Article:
28 November 2019
In 2019 I turned 36 years old: no longer a young man, but by no means an old one either. And, yet I can name four completely different jobs I have had in the relatively short decade-and-a-half of my working life. In contrast, my grandfather worked his whole life not just in one industry, but for one single organisation. Together, the two of us present a neat sketch reflecting the bigger picture of the changing nature of work.
In just two generations, working life in Australia has shifted dramatically. In 40 years, the rate of casuals in our workforce has doubled. In 2016 the ABS reported that nearly one million Australians were working as independent contractors. And with myriad new technology platforms like Uber, AirTasker and Deliveroo, piecemeal and underpaid gig work is enjoying something of a renaissance.
Workers under these arrangements live in a precarious world. They are paid for each unit of work produced, with little accounting for their time, skills or expertise. They miss out on the protections offered to workers employed in more mainstream structures: award wages, superannuation, leave and security of tenure. These arrangements also come with risk: sham contracting, dodgy employers who believe in profit at any expense, including the livelihood of employees and their families, a cash economy that leaves workers without access to insurance or proper OH&S conditions. At the worst end of the scale, workers contend with the shocking exploitation of modern slavery, which is a well-documented occurrence in Australia. Experts also point to evidence that shows how technology platforms entrench inequality and exacerbate discrimination.
These phenomena of casual work, independent contracting and the gig/platform economy are unlikely to disappear over the next two decades. But, rather than lament the technological advances and cultural shifts that have lent themselves to these changes, I want to advocate for a deep paradigm shift in Australian industrial relations, one that will ameliorate the risks and disadvantages inherent in these working structures and will stop unscrupulous employers who abuse employment law.
In 2019 in Australia we regulate employment, not work. By 2035, if we want to maintain high wages and good working conditions, we will need to have shifted to regulating work itself, not just workers in mainstream employment structures.
This paradigm shift might be elegant in its simplicity, but it will require thoughtful policy approaches to bring about.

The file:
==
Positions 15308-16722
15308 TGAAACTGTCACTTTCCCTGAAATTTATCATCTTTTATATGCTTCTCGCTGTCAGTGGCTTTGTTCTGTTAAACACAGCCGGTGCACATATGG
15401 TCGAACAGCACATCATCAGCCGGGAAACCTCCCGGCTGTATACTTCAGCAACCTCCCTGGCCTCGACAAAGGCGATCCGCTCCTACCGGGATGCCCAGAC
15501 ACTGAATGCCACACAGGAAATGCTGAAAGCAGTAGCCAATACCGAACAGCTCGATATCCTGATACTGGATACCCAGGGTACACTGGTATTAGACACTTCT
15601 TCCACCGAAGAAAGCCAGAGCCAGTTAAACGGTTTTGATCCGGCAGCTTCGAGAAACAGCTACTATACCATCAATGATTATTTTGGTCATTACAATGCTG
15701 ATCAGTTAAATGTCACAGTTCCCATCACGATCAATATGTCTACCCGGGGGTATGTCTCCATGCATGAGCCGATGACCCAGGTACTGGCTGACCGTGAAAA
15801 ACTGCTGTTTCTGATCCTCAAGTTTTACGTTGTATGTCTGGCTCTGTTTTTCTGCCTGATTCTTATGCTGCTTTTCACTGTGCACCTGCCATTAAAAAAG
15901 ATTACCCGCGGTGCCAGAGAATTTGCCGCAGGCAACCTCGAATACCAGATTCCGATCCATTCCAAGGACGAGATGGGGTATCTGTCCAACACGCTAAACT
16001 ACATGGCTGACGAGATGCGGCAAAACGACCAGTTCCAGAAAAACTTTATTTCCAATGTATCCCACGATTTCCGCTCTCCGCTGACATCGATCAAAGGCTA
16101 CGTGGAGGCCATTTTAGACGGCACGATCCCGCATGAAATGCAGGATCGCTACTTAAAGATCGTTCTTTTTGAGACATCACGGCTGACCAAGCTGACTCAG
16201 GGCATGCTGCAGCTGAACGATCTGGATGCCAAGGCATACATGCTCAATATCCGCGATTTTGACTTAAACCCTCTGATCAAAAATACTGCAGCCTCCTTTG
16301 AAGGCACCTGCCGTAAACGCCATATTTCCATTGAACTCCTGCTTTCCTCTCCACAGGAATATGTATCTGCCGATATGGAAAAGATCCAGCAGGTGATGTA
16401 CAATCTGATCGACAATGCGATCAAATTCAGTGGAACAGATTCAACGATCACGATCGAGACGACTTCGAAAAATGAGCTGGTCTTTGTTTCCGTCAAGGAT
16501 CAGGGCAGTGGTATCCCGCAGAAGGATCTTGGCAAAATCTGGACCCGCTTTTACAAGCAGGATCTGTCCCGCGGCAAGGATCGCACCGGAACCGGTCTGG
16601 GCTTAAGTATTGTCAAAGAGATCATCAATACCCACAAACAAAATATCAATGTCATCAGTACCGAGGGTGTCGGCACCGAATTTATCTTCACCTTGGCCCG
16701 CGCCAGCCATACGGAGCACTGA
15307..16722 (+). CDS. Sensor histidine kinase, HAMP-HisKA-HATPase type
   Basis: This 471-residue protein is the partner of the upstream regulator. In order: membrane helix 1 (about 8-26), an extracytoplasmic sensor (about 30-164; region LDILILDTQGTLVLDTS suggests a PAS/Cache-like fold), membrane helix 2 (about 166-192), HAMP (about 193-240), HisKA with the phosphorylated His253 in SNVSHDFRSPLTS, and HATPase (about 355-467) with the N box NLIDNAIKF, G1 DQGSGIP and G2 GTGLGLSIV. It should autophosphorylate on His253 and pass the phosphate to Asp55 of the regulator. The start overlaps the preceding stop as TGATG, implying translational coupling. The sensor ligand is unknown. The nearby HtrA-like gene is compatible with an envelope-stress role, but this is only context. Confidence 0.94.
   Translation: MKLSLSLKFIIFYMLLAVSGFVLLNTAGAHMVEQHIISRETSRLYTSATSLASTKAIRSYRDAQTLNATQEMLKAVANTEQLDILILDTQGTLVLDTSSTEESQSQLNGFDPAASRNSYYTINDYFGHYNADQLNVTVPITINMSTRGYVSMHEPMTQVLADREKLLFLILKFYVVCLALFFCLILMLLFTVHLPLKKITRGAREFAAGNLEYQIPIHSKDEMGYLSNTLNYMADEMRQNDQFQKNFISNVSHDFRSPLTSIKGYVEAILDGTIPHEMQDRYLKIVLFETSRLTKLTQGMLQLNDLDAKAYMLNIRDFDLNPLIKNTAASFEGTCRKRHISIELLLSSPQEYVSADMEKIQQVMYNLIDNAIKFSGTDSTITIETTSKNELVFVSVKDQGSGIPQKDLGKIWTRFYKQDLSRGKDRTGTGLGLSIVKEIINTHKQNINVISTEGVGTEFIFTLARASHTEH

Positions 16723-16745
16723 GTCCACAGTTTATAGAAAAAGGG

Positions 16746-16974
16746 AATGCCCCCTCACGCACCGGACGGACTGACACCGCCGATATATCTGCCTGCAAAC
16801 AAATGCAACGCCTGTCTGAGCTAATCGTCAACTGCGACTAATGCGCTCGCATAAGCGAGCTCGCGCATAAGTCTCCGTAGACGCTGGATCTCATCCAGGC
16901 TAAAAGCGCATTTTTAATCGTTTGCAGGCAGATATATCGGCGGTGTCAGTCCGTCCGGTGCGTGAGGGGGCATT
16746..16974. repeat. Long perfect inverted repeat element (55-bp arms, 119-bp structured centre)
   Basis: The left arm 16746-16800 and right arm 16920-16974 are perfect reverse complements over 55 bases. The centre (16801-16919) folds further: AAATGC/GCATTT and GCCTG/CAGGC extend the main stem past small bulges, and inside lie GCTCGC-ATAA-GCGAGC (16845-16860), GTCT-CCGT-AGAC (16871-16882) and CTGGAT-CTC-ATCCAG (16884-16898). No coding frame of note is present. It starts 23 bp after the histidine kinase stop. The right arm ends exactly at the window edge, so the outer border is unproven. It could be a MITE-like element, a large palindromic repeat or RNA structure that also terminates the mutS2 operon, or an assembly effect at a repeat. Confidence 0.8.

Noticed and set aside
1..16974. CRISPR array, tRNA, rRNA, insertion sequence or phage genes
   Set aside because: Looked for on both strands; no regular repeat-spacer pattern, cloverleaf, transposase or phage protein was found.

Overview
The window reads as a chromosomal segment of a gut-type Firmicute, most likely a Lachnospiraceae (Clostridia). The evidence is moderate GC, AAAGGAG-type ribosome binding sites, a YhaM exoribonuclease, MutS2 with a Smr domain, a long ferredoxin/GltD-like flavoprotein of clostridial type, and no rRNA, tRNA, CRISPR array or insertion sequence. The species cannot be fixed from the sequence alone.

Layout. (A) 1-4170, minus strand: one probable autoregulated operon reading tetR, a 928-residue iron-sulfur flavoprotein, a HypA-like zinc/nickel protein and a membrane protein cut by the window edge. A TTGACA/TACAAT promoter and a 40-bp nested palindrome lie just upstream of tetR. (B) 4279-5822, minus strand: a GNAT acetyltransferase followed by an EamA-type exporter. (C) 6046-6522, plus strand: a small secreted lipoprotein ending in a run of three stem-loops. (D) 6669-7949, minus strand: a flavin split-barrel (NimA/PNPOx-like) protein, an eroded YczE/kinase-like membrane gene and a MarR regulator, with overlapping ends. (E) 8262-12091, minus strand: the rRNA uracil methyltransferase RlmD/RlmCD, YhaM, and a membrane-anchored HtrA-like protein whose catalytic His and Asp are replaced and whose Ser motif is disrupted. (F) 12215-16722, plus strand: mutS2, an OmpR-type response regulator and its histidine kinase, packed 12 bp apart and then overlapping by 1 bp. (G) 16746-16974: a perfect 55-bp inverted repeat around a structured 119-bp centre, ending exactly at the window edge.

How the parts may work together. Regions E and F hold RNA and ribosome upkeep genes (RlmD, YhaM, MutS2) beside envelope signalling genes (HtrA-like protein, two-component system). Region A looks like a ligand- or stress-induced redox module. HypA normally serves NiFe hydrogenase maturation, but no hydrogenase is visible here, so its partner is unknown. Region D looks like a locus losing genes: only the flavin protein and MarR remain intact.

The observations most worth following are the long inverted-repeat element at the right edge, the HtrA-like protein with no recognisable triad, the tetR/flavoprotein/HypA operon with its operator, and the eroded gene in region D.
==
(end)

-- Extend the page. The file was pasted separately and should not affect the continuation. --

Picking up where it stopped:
Establishing an in-principle right for independent contractors and gig workers to collectively bargain would allow workers to negotiate better pay and conditions alongside their colleagues. At the same time, it would allow workers who derive a genuine advantage from contract work, such as professional consultants, to maintain that advantage.
In New York City, drivers who use technology platforms like Uber and Lyft, are benefiting from a designated minimum wage, which is reportedly adding almost USD$10,000 extra to their yearly wages. In Australia, a number of states and territories have developed regulations to allow ride-sharing platforms to operate within the law. This shows it ought not be impossible for the Commonwealth to regulate to allow for drivers to benefit from the minimum employment standards set out in the Fair Work Act.
We could carefully look to examples in Germany and Singapore, where the use of sector bargaining has created higher wages, lifted productivity in entire industries and benefited the economies of local communities.
Any regulation of work ought also include mandatory employer-contributed superannuation so that all workers, no matter the framework within which they contribute to the economy, have the security of retirement savings.
Not only would measures like these benefit workers employed in traditional structures and workers occupied in new frameworks, it would benefit our economy as a whole. Reduced wages have been shown by some economists to have a depressive effect. They are associated with lower productivity, less innovation, lower rates of growth in skills and professional development and continued reliance on obsolete technologies. Moreover, depressed wages are also associated with a reduced marginal propensity to consume.
None of us really know what lies ahead in the future, but I imagine when I am the age my grandfather was when he retired, work will look very different again. Our responsibility as leaders and as lawmakers is to ensure that the Australian principle of a fair day’s pay for a fair day’s work, established in 1907 with the Harvester decision and now an integral part of the spirit of our nation, remains at the heart of the structures we work in.
This work first appeared in a University of Western Australia publication; ‘Let Every Stage Advance: Policy Ideas for the Fiftieth Parliament’